Family—How is your family time? How do you feel about your child's spiritual development? What are you doing to contribute to your child's spiritual growth? What are the deepest desires/goals for your marriage and your family?

Friendships—Can you describe what's going on in the lives of your closest friends? Have you told them about any issues of depth regarding your life? Do you have any key relationships that need healing or forgiveness? In general, what spiritual desires do you have for your closest friends? (Caution: don't divulge confidences)

How do you best contribute to a friendship?

Where and how do you need to grow in your friendships?

 

Your Journey in Community

 

What experiences of meaningful spiritual community do you presently have? In your past? What are your needs and hopes for your church life? How are you contributing to the achievement of these needs and hopes? Is being in a small group or in a spiritual friendship an expression of being "in church?"

What is being said about a person who talks about the church apart from themselves? (e.g., "I sure wish someone at the church would minister to my needs.")

What are your spiritual gifts? What is your spiritual passion? (e.g. If you knew you couldn't fail, what would you like to do for/with God?) If you hear God say, in eternity, "Well done, you have been a good and faithful servant; enter now into the joy of the Lord," what do you think will be the good and faithful service He will be referring to in your life? Or what do you feel you must do in order to hear your Lord say that to you?

 

Your Future Journey

 

What do you dream about doing or being in the future? Can you share these dreams? How can others help you to achieve this spiritual goal? How important will it be for your spiritual friends to pray with and for you to the achievement of your goals/dreams? Have you shared your dreams with your friends so they can pray?

 

Several of the above questions are from Roberta Hesteness and those found in Francis Vanderwall, Spiritual Direction (Paulist Press, 1991), p. 74.

 


Consider the following re: your spiritual friendships:

 

  • The importance of praying for and with your spiritual friend
  • Use of a brief passage of Scripture as a means of "centering" your time together
  • The toleration of silence if it includes responsiveness to each other and the Spirit of God in your midst
  • The possibility of brief "assignments" for study, reading or reflection before the next meeting. (Roberta Hestenes 10/86)

     


Menninger Foundation
A Do-It-Yourself Mental Health Checkup for Men

  1. What are my goals in life, and how realistic are they?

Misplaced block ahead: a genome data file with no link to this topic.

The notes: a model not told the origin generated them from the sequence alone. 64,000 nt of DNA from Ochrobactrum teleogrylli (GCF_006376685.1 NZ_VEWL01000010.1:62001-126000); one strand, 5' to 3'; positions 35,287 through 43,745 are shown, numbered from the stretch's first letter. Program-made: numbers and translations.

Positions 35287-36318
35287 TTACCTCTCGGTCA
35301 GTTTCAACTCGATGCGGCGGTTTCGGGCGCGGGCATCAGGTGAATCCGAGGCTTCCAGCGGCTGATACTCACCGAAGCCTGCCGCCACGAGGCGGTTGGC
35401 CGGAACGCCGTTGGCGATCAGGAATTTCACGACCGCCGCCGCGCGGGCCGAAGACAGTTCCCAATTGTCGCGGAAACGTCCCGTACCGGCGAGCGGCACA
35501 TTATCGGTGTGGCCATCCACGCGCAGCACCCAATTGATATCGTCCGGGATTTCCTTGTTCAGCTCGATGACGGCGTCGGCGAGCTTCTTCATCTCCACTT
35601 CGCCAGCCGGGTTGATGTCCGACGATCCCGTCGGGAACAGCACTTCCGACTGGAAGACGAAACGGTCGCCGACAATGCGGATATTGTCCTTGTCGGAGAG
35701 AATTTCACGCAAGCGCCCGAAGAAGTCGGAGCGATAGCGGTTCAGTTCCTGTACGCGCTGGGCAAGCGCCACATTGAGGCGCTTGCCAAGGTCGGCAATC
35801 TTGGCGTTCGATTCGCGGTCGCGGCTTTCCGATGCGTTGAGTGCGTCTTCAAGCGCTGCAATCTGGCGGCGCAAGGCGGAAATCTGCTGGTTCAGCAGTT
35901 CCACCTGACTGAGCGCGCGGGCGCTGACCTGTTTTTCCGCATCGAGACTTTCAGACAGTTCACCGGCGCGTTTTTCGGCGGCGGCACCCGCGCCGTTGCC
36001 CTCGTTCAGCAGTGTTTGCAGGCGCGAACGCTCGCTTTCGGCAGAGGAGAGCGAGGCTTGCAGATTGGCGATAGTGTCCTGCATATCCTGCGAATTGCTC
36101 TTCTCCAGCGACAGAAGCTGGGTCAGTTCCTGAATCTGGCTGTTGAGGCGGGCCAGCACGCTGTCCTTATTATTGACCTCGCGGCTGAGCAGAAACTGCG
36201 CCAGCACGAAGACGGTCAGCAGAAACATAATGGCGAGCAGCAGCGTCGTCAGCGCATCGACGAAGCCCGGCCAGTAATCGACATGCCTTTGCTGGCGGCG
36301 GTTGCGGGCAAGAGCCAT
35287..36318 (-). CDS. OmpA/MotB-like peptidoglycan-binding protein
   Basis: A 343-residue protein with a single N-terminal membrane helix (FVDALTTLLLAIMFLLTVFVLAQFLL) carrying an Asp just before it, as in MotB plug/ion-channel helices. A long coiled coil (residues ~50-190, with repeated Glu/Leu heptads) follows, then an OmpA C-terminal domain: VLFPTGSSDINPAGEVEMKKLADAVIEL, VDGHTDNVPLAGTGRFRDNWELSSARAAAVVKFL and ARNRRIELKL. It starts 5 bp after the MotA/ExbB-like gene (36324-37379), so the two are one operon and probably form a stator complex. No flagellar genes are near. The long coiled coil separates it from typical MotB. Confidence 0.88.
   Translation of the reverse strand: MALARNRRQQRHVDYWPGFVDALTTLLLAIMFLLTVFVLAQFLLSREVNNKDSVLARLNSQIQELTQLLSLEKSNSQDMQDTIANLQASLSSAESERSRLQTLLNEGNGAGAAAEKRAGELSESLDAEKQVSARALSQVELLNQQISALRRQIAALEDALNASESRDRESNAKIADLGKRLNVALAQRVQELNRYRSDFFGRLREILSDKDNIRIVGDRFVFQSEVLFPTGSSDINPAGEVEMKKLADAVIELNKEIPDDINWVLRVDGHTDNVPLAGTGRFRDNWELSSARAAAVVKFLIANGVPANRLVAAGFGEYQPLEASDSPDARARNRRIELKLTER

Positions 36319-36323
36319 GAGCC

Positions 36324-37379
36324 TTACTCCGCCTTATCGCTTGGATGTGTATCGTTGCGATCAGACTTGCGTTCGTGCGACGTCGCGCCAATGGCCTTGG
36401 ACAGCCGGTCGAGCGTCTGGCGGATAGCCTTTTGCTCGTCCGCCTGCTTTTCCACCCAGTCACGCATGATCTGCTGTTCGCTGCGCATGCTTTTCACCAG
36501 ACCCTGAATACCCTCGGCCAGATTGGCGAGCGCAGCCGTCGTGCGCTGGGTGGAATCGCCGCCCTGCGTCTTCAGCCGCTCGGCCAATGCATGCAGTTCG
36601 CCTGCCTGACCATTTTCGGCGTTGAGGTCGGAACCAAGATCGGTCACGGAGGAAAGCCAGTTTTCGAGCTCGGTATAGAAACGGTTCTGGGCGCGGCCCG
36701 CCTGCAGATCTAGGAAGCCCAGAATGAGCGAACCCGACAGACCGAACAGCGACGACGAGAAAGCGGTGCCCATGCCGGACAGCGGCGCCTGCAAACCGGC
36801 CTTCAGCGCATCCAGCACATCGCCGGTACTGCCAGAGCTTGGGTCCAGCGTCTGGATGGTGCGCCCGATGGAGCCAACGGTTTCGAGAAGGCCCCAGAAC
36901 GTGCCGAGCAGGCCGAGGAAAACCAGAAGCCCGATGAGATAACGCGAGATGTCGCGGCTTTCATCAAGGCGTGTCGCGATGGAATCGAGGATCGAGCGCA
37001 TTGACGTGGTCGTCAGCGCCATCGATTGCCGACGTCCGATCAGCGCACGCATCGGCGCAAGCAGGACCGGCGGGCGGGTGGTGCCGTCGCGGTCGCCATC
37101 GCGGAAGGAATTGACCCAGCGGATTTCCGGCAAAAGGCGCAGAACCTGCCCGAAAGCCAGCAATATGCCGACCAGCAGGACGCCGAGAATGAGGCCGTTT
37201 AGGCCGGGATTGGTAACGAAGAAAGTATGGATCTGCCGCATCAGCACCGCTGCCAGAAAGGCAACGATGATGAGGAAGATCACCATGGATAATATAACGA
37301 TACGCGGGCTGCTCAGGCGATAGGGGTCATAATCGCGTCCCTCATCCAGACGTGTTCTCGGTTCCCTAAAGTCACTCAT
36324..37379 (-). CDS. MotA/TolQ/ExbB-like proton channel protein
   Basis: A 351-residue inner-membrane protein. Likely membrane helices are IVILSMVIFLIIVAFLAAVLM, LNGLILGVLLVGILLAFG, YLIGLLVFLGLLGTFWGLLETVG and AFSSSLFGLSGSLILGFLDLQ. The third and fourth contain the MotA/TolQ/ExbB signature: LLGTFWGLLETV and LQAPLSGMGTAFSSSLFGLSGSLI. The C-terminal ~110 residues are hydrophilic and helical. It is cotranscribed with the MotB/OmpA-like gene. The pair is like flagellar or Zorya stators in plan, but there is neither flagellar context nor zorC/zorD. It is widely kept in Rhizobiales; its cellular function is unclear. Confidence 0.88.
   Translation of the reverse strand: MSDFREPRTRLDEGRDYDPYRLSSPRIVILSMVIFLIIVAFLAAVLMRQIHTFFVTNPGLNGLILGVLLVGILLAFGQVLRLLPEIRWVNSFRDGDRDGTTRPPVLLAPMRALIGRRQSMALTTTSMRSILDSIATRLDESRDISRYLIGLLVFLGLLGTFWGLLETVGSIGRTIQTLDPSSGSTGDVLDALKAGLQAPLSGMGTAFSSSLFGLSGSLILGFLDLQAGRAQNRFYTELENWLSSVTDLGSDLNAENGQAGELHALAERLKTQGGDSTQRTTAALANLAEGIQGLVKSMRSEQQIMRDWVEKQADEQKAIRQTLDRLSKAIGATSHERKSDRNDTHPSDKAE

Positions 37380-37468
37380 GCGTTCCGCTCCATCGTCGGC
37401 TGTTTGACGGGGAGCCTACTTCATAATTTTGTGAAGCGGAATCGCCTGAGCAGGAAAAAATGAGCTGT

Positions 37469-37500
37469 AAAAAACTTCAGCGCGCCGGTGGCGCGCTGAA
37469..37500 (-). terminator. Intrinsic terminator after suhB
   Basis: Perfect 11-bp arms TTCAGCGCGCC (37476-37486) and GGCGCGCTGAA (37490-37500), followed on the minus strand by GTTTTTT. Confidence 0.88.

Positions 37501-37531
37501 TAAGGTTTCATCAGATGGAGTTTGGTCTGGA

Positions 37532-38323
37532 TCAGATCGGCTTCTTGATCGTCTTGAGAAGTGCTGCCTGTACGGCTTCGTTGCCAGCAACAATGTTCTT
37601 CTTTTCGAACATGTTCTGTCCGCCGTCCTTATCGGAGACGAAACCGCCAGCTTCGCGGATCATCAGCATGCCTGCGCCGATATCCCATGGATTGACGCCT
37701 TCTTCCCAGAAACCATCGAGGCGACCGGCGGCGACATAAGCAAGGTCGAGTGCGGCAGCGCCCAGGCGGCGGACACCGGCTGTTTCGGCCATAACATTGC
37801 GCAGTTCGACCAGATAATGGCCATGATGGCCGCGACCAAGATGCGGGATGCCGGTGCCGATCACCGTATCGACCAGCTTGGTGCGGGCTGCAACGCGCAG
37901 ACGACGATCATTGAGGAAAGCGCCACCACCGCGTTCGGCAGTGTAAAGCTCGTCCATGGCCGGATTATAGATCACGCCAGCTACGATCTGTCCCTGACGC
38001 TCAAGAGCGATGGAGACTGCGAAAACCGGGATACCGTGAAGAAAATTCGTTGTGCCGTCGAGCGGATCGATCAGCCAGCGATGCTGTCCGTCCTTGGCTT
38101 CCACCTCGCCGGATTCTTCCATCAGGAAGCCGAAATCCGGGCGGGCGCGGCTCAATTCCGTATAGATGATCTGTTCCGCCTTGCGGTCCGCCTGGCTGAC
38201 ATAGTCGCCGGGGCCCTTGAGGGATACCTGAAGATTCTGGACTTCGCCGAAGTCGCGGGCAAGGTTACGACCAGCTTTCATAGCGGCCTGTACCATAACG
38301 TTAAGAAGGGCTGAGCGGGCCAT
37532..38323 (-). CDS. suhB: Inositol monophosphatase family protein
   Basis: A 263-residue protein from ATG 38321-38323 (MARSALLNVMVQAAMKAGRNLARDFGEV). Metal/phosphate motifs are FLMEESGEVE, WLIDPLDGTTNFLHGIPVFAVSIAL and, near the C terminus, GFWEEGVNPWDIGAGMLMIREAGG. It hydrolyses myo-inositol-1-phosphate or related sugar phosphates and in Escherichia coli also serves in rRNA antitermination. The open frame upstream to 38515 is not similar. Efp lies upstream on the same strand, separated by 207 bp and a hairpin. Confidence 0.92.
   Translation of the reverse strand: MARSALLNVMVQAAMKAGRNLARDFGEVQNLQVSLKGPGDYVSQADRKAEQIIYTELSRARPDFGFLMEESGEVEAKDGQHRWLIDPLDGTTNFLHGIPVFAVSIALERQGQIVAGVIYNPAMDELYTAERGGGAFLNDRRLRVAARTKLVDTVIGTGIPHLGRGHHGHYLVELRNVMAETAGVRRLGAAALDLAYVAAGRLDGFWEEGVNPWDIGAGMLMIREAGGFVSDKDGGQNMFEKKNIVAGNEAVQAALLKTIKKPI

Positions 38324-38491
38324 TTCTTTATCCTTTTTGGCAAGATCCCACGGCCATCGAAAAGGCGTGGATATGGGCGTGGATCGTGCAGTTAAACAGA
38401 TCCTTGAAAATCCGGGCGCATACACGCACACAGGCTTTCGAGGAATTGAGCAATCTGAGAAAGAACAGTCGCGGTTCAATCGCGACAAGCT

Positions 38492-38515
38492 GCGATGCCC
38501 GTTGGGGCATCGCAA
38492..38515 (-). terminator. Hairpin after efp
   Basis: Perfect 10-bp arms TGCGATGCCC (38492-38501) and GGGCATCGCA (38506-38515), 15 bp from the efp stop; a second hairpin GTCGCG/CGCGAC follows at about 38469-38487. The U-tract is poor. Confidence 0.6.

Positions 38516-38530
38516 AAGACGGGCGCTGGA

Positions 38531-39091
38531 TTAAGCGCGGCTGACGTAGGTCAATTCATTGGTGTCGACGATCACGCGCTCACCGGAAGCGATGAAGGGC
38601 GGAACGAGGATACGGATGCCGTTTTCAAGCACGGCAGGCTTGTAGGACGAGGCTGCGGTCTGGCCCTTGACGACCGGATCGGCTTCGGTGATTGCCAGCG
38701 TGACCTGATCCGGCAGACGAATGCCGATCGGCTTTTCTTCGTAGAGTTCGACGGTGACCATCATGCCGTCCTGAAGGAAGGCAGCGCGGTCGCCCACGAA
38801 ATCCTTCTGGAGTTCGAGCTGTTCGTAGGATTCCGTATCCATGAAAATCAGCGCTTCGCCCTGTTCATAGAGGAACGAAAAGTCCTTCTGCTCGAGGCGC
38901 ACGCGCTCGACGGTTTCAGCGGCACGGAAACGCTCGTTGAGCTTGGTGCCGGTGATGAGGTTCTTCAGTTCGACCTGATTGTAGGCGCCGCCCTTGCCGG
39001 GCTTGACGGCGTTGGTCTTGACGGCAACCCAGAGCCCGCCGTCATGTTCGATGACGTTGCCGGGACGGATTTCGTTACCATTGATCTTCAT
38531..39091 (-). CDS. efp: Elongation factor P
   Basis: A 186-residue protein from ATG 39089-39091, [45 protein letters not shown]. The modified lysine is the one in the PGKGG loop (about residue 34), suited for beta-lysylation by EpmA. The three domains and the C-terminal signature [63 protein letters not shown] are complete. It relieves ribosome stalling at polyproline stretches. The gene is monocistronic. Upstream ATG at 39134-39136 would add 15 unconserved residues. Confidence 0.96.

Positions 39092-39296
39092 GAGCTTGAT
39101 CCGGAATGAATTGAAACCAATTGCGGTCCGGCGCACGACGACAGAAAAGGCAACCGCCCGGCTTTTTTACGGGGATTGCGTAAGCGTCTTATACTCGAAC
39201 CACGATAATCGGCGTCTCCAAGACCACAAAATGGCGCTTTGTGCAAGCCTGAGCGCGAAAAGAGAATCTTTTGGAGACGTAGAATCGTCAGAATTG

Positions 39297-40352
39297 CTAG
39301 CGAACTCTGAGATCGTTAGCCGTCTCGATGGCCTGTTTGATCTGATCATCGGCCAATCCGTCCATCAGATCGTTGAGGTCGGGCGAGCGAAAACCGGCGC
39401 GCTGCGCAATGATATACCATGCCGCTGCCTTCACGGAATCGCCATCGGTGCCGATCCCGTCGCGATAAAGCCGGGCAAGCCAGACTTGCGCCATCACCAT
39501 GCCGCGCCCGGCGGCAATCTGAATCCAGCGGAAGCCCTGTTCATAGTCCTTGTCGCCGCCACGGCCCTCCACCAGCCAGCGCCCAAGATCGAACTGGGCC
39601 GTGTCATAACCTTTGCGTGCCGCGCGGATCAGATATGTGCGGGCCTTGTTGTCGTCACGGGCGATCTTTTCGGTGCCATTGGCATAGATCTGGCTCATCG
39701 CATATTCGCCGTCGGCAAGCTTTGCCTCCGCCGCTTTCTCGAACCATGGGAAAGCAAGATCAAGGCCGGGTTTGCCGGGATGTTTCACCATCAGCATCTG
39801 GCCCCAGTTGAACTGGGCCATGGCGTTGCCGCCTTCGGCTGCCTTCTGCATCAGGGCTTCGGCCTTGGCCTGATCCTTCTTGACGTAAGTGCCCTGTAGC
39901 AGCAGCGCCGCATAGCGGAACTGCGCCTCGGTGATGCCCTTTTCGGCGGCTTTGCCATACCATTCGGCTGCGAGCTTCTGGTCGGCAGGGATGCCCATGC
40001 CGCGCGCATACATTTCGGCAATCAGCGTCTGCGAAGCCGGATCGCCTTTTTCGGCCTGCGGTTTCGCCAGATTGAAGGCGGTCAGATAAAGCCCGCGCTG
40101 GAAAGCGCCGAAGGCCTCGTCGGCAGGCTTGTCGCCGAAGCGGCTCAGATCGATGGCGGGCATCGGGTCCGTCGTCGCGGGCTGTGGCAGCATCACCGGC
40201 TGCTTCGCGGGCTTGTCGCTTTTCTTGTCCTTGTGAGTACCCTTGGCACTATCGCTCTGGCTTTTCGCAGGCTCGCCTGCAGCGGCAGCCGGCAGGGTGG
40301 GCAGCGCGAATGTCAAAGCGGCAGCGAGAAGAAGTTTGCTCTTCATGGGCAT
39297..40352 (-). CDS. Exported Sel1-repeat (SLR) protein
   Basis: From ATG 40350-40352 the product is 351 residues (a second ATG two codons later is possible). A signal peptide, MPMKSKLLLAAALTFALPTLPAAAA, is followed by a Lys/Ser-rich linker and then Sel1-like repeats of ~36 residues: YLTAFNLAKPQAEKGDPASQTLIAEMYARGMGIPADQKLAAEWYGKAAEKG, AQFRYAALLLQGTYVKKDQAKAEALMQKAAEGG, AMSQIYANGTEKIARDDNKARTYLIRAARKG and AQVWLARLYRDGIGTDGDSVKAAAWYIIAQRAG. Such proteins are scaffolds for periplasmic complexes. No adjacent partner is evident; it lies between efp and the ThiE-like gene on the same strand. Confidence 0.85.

2. Is my use of time and energy helping me to reach these goals?

     

  3. Do I have a proper sense of responsibility, or do I try to do too much and fail to acknowledge my limitations?

     

  4. How do I react to disappointments and losses?

     

  5. How am I coping with stress and anxiety?

     

  6. What is the consistency and quality of my personal relationships?

     

  7. Are my contacts with others superficial, meager, and unrewarding?

     

  8. From whom do I receive and to whom do I give emotional support? Do I avoid getting support from others for fear of appearing weak?

     

  9. What is the role of love in my life? How much time do I give to listen and care for others?

     

As you answer each question, you should be able to provide a response that is constructive and you feel comfortable with. The only important grade on this checkup is that you feel good about your answer to each of the eight questions. Pay particular attention to questions 6, 7 and 8. Answers to these questions alone should give you some idea about the quality of interpersonal relationships you have with others. Most men do not score very well, especially on the last three questions.

 


Bibliography

Conway, Jim, Friendship, (Grand Rapids, MI, Zondervan, 1989).

Goldberg, Herb, Hazards of Being Male: Surviving the Myth of Masculine Privilege (New York, NY: New American Library, 1977).

Hybels, Bill, Honest to God (Grand Rapids, MI, Zondervan, 1992).

Levinson, Daniel, Seasons of a Man's Life (New York, NY: Alfred A. Knopf, 1978).

Powell, John, "Why am I afraid to tell you who I am?" (Niles, IL, Argus Communications, 1969).

Sciacca, Fran and Jill, Burger, Fries and a Friend to Go, (Nav. Press, developed by World Wide Pub., Minneapolis, MN, 1988).

Smith, David, W., Men Without Friends, (Nashville, TN, Thomas Nelson, 1990).

Stevens, Paul, "Developing Spiritual Friendship," (Regent College cassette 2001E, Part one).

Swindoll, Charles R., Living on the Ragged Edge, (Waco, TX, Word Books, 1985).

White, Jerry and Mary, Friends and Friendship: The Secrets of Drawing Closer, (Colorado Springs, CO, Navigators, 1982).

Wright, Norman, Before You Say I Do, (Eugene, OR, Harvest House, 1978).